Thursday, March 3, 2016

September 2015 jobs report shows we're still in a slowdown under Walker

Walker has yet to surpass former Gov. Jim Doyle's final budget year in terms of jobs creation

Wisconsin’s Department of Workforce Development released yearly jobs gains ending in the third quarter for last year (PDF). The news isn’t that stellar.

Because Wisconsin releases its preliminary numbers ahead of the rest of the nation, there’s no way to compare our state to others. So we can’t look at how we did versus Illinois or Minnesota, but we can look at how we did compared to ourselves in previous years.

Though the state gained 30,235 from September 2014 to September 2015, when compared to what happened before Walker took office it’s clear that number isn’t anything to brag about.

Growth from year-to-year was similar to what it was in 2013 and 2014. But gains in those years were also consistent with a slowdown, especially when contrasted with the year ending in September 2011 -- the last year that involved Democratic Gov. Jim Doyle’s final budget.

During that time (September 2010 to September 2011) Wisconsin saw 41,461 jobs created. That year included nine months of Jim Doyle’s budget and three months of Scott Walker’s first budget.

We did much better then than we did now. The third quarter report from 2011 is more than 27 percent better than what we see in this latest report. In fact, in the five years since he left office there hasn’t been a better third quarter report produced in Wisconsin since the last one that involved a Democratic Jim Doyle budget.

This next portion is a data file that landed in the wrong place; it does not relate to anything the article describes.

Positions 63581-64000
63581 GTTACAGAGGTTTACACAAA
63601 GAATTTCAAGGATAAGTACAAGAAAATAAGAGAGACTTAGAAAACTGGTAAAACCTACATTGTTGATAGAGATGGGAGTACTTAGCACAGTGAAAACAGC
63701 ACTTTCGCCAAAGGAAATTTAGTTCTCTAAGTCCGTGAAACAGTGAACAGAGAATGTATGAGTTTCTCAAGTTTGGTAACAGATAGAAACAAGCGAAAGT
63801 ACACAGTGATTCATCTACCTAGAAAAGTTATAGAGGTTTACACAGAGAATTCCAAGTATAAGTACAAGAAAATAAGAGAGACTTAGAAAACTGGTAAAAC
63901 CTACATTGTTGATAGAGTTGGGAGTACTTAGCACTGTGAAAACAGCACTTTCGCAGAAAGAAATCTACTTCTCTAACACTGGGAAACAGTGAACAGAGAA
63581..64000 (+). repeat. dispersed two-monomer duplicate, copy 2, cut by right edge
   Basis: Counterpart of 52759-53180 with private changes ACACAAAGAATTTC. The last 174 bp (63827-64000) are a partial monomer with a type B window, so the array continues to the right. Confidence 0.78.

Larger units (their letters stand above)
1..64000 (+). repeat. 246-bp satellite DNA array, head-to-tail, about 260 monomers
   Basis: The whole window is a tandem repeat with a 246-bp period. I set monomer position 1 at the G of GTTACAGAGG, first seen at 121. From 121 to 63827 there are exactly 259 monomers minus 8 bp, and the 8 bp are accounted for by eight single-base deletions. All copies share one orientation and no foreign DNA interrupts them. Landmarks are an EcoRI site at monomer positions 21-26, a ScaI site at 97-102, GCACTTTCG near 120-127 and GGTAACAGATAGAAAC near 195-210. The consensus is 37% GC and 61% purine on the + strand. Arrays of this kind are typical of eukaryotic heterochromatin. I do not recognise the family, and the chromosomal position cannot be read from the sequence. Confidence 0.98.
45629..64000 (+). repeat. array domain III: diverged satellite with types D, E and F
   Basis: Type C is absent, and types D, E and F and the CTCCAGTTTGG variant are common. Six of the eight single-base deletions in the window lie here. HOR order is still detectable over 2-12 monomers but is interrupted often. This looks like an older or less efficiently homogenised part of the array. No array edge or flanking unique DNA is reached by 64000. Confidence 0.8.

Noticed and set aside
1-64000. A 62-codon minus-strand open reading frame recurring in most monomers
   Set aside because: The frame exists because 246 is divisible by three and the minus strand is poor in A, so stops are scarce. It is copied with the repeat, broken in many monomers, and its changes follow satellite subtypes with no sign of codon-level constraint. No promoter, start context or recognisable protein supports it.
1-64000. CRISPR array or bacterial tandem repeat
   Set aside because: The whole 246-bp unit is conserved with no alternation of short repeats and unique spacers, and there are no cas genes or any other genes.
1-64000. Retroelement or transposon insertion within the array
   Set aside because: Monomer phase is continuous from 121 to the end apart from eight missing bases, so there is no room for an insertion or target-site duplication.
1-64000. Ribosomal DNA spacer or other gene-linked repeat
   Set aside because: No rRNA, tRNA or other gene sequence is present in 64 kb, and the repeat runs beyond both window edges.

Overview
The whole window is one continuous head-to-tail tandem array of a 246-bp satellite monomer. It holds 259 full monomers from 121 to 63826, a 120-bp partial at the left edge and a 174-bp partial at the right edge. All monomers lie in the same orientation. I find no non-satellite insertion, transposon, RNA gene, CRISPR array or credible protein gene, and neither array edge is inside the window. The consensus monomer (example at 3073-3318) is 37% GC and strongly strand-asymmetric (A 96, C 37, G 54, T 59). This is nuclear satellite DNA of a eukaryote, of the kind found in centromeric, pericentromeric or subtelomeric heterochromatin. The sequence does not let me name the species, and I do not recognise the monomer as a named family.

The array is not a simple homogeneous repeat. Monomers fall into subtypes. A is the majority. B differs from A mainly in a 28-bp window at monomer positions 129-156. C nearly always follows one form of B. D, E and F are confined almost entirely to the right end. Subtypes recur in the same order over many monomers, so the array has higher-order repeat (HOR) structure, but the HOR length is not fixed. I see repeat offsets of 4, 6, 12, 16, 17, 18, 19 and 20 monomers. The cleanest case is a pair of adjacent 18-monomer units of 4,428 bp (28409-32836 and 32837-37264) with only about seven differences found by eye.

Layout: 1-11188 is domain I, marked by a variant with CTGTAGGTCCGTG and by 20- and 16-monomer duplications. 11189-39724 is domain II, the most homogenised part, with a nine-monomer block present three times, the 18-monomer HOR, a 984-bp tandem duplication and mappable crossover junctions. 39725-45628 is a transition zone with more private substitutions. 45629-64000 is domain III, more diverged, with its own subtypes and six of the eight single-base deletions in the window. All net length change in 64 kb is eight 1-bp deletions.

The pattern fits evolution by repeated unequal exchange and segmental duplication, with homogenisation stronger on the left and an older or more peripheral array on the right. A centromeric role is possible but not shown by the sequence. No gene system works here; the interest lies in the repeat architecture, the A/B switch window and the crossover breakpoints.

Data derived from Bureau of Labor Statistics

Scott Walker came into office promising 250,000 jobs by the end of his first term. By September of last year, one year into his second term, Walker had all but forgotten about that pledge. He was too busy trying to recover from his dwindling presidential polling numbers to care, until he ultimately dropped out later that month.

How many jobs had we created up to that point? From December 2010 to September 2015, we have created about 169,568 new jobs -- about two thirds of what Walker had promised, with nine months of extra time.

At this rate, we will reach Walker’s jobs pledge of 250,000 new jobs in November 2018...right when he’s up for re-election.

What a stark reminder that will be for voters who once supported him, to have that jobs pledge finally be realized almost four years after it was supposed to be realized. Thankfully most Wisconsin voters already understand that Walker’s been a terrible governor. They would be right to request new leadership at that time.

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